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Type 1 Marlborough

14 September 2021

Words and Photos: Robin Pieper

Lockdown gave me a little - well a lot of - time to reminisce on adventures past and plan some more for the future. One of my favourite trips over autumn was four days solo* in the Richmond Range. A place with so much potential for riding. I barely scratched the surface but did score several memorable rides.

* 'Solo' = Myself and my dog Kea. I got her a permit from Marlborough Sounds DOC Office.

This story actually begins two days' north (chronologically) and 400km south (geographically) - tucking into a delicious set of coffee, scones and conversation at Ground Effect HQ in Ferrymead. Sun was streaming through the window, and there was an all-too-conveniently-located large topo map of the South Island on the wall. Excited chat and mission ideas were thrown around as I loaded caffeine and carbs for the days ahead.

Pre loading with Ground Effect scones and coffee 

My autumn was all about doing exactly what I felt like. Mostly outdoors on some really long bike rides - and lots of time with my dog, Kea. Heading north to Marlborough ticked both those boxes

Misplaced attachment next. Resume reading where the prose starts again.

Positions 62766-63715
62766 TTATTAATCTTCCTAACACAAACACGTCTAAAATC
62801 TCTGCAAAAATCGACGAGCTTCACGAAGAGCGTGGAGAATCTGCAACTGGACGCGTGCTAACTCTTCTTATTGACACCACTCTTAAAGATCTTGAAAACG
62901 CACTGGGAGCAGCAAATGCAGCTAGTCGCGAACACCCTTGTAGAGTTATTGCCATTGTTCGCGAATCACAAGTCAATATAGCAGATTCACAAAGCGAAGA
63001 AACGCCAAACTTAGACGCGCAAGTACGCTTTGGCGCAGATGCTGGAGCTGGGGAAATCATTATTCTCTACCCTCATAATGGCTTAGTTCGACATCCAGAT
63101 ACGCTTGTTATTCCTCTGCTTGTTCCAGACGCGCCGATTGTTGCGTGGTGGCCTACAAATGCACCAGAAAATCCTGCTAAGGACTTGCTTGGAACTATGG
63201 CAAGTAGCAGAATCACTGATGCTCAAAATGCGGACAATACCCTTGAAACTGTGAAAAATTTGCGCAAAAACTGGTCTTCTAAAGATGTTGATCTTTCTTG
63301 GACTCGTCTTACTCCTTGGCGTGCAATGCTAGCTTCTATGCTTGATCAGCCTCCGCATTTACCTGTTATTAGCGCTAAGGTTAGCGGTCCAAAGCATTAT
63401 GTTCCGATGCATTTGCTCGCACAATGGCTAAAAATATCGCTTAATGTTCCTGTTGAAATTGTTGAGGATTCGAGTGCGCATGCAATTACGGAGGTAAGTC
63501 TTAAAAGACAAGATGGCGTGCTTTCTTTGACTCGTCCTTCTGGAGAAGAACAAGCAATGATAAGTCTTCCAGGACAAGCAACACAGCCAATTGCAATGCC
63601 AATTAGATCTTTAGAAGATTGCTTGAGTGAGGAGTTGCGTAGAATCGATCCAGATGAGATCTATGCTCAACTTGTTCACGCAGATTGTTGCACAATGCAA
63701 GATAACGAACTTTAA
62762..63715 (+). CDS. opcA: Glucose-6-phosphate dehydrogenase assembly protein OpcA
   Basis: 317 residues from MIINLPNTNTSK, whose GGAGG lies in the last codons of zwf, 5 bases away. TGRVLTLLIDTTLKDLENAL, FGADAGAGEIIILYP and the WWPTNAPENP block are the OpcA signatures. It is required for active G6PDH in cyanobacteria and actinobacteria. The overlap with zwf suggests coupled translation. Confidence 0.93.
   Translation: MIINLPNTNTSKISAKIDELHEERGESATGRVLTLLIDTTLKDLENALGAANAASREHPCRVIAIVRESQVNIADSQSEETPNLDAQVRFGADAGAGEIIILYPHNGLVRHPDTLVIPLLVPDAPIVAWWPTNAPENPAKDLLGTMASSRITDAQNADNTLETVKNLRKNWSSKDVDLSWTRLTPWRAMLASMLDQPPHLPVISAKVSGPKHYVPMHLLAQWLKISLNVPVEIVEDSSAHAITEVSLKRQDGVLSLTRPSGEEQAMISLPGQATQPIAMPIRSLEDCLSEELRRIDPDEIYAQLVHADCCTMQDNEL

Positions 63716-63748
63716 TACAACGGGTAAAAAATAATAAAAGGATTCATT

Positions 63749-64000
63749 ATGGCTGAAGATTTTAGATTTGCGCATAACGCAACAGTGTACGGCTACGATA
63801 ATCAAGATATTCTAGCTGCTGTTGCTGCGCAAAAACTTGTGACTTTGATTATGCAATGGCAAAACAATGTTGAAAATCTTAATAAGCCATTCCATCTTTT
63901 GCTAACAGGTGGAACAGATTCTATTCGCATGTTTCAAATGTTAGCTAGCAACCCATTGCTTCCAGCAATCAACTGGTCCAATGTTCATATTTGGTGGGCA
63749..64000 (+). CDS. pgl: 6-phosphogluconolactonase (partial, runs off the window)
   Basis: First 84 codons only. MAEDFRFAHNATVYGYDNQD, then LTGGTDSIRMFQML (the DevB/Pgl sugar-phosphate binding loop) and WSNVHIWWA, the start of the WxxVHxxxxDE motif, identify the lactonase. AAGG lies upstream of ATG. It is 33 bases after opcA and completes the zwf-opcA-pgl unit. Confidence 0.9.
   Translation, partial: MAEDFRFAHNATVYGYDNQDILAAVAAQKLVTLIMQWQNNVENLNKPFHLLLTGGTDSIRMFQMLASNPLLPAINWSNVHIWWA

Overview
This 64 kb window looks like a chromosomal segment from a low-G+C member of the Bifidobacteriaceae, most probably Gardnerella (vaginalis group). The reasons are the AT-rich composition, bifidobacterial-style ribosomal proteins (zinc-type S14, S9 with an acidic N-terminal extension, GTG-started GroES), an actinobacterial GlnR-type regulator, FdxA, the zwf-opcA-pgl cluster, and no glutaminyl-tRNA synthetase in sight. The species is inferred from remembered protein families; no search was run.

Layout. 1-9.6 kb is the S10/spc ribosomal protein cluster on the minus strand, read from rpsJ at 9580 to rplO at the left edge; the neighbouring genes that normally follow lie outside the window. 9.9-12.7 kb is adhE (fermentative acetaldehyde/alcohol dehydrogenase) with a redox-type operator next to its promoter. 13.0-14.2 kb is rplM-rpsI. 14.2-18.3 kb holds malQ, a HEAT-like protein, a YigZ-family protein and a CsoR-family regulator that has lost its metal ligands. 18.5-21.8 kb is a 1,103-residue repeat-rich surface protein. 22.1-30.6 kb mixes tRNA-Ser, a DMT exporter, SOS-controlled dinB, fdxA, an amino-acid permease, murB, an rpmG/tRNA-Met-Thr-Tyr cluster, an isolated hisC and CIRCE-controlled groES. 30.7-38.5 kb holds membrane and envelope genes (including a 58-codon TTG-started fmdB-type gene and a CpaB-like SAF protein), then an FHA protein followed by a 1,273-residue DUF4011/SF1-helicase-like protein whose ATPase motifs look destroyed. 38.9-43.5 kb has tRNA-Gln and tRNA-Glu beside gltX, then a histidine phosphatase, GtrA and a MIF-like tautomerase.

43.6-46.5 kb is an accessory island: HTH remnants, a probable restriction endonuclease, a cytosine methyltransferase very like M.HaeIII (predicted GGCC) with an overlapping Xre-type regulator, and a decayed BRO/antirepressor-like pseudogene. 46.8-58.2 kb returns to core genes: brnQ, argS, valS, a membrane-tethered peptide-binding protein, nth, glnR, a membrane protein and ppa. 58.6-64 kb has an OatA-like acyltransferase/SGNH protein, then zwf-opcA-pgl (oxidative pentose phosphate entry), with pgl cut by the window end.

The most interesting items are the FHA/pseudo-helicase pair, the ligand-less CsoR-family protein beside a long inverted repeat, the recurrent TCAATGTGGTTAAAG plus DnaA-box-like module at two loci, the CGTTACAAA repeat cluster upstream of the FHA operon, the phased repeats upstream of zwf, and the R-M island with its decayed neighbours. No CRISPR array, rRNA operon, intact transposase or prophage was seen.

Trail One: Mt Fyffe

The Kaikoura community has been stoking the MTB fire with the inspired construction of a loop track on the bottom third of My Fyffe. I was super keen to try it out, and take break on the drive up the east coast. It’s the ideal recipe for that - a great singletrack climb, not too long and not too steep, that spits you out 400m up the slopes of Mt Fyffe to catch your breath and dazzle at the views. The trail then swoops back down. The sort of flowy, bermy, fast and grin plastering trail we all love. As I finished I noted the sun was getting low, so boosted to the beach to catch the last rays and cook up a feast from the back of the truck. Then it was onwards and upwards to pitch a late night camp at Robin Hood Bay in the Marlborough Sounds.

Kea appreciating the views, Mt Fyffe

Mornings at Robin Hood Bay

Trail Two: Whites Bay and Mt Robertson

Early morning sunrise at the beach, birds chirping, dog cuddles and camp coffee. A dreamy morning turned into a dreamy day as we headed up the Whites Bay Loop. I’d never been to the top of Mt Robertson so tackled the extra 350m of climbing to bask in the sun and eat a sandwich before returning the same way. The fun really started though, when Kea and I rejoined the Whites Bay Loop Track and descended through beechy-rooty-steep goodness. I caught myself involuntarily giggling - it was that good. Then it was straight from beech to beach for a swim. Could this get any better?

Mt Robertson summit views